Oil's OPEC-Driven Gain Wiped Out as Shale Boom Offsets CutsBy
American output has longest run of gains in more than 4 years
Commodities tumble amid concern Chinese consumption to weaken
The oil rally following OPEC’s deal has disappeared.
Futures on both sides of the Atlantic dropped to their lowest since late November on growing signs that the group’s production cuts are failing to clear a surplus of crude. Oil stocks felt the pinch, with the S&P Oil & Gas Exploration and Production Index slumping as much as 4.9 percent Thursday to the lowest since August.
"Evidence is mounting that the OPEC agreement, and the market’s reaction, were much ado about nothing," John Kilduff, a partner at Again Capital LLC, a New York-based hedge fund that focuses on energy, said by telephone.
U.S. crude output has risen to the highest since August 2015 as shale drillers add rigs every week. In response, the Organization of Petroleum Exporting Countries is likely to extend the 1.2 million barrel-a-day cut agreed to in November for six months, according to Nigerian Oil Minister Emmanuel Ibe Kachikwu. OPEC will meet May 25 in Vienna to make a decision. Russia is said to support prolonging the curbs, according to a government official.
West Texas Intermediate for June delivery fell $2.30, or 4.8 percent, to $45.52 a barrel at on the New York Mercantile Exchange. It’s the lowest close since Nov. 29, the day before the OPEC accord. Total volume traded was about 56 percent above the 100-day average.
Brent for July settlement dropped $2.41, or 4.8 percent, to $48.38 a barrel on the London-based ICE Futures Europe exchange, falling below $50 for the first time since March 22. It was also the lowest since Nov. 29. The global benchmark crude ended the session at a $2.48 premium to July WTI.
"The market appears to have temporarily lost faith in ever seeing an impact of the OPEC cuts on inventories," Michael Cohen, head of energy commodities research at Barclays Plc in New York, said by telephone. "We disagree and think that OPEC will manage to extend the cuts and we’ll see inventories fall in the second half of the year."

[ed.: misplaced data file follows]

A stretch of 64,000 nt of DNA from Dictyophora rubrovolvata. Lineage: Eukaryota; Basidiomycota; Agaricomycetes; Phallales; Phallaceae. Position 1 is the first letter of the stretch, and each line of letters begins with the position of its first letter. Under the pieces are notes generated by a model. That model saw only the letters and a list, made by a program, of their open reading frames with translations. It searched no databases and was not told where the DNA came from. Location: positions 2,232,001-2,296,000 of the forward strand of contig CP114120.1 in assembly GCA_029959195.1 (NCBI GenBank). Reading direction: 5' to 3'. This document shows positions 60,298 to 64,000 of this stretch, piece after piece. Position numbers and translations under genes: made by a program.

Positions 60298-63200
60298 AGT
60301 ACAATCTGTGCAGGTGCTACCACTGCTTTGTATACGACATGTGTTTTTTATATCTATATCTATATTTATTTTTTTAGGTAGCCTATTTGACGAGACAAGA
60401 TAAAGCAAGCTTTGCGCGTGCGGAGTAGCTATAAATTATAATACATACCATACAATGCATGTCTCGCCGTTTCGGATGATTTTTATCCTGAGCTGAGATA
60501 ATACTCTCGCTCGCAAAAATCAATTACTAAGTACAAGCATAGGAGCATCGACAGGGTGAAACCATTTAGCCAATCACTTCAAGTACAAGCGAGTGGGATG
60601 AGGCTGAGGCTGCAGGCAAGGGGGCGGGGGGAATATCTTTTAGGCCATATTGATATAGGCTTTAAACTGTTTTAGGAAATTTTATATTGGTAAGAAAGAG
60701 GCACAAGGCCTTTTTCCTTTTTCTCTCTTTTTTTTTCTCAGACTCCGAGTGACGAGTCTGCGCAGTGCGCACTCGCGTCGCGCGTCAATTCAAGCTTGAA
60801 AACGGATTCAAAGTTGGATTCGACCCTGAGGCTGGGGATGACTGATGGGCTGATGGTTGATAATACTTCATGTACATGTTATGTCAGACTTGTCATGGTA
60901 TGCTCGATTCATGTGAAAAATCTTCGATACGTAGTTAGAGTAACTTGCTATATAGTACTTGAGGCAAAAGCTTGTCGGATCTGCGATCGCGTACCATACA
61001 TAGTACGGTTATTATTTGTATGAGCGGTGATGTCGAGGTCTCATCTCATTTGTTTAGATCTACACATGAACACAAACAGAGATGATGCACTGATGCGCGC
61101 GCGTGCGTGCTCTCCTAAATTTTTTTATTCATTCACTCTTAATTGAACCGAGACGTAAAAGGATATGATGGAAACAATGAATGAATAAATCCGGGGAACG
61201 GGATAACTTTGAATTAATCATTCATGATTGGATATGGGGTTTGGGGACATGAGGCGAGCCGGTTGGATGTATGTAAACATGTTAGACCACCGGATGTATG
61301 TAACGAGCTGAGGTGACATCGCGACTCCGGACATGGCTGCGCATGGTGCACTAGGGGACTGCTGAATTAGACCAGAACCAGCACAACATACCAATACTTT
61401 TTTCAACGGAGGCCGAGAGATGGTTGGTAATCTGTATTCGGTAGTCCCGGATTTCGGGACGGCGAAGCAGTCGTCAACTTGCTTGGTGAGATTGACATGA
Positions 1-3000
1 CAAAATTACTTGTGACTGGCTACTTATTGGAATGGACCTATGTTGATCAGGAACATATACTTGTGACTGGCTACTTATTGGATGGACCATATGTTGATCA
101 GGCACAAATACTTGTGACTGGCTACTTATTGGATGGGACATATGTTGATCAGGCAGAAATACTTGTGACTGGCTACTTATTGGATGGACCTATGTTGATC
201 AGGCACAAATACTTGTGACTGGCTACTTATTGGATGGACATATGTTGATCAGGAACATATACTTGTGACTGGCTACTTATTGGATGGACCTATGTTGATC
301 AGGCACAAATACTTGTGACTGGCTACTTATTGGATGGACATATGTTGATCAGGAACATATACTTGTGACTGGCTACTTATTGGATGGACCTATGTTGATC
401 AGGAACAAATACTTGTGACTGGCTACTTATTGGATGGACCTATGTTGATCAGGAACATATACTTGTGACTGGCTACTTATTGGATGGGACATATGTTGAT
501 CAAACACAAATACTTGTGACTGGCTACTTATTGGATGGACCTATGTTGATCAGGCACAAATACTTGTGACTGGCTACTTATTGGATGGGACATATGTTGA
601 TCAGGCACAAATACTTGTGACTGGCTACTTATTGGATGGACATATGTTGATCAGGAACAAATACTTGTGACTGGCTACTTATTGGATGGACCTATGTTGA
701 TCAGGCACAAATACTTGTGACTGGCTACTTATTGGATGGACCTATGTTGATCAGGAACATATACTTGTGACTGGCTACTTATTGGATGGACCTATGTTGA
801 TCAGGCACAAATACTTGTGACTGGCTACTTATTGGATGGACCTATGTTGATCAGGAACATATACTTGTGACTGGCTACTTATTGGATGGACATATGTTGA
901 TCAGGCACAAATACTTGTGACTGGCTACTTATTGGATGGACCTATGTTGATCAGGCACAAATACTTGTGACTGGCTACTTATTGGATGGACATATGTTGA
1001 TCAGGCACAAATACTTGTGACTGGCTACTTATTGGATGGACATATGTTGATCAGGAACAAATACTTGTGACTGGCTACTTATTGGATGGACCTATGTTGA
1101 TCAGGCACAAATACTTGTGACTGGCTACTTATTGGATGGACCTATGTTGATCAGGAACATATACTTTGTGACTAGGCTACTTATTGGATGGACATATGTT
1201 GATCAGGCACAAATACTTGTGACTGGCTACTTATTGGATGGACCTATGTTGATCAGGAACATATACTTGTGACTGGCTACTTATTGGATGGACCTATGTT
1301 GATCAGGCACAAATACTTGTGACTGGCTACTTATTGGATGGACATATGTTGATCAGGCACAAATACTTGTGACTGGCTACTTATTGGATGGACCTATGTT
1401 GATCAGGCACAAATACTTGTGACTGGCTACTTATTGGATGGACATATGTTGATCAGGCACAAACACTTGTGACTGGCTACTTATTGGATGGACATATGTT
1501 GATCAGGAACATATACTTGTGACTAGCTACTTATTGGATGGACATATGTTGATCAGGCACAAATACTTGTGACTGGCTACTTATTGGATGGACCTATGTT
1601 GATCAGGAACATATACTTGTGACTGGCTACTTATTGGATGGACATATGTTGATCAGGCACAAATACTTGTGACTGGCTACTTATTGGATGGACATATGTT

U.S. crude output rose by 28,000 barrels a day last week for the longest run of gains since 2012, according to Energy Information Administration data. Crude stockpiles fell by 930,000 barrels, compared with the median estimate for a 3 million-barrel drop in the Bloomberg survey. Refineries processed 17.2 million barrels of crude a day last week as they utilized 93.3 percent of their capacity, both down for the first time in seven weeks, according to the agency.
Commodities also declined as China’s intensifying clampdown on financial leverage and increased regulatory scrutiny are seen curbing demand in the world’s biggest energy consumer. The Bloomberg Commodity Index dropped as much as 2 percent to the lowest since Nov. 14.
"You can only do so much with supply," Mark Watkins, the Park City, Utah-based regional investment manager for the Private Client Group at U.S. Bank, which oversees $136 billion in assets, said by telephone. "We need to see demand increase as well. China might be hitting a speed bump, which makes it hard to be positive about demand."
U.S. gasoline demand averaged 9.22 million barrels a day in the four weeks ended April 28, down 0.2 percent from the prior period and 2.7 percent lower than during the same period a year earlier, according to EIA data.
"Yesterday’s report showed that U.S. gasoline demand is pretty weak," Mike Wittner, head of commodities research at Societe Generale SA in New York, said by telephone. "This is really starting to weigh on crude."
Gasoline futures for May delivery dropped 3.4 percent to $1.4812 a gallon, the lowest close since Nov. 29. May diesel tumbled 4.2 percent to $1.4123 a gallon, the lowest settlement since Nov. 14.
- Royal Dutch Shell Plc reported adjusted first-quarter earnings of $3.75 billion, compared with $1.55 billion a year earlier.
- U.S. shale driller Chesapeake Energy Corp. posted its first quarterly profit since 2014 and braced shareholders for a surge in output during the second half of the year.
- Pemex is producing more gasoline and diesel at its six refineries across Mexico, reducing fuel imports and leaving less oil available for export.
— With assistance by Grant Smith, and Vonnie Quinn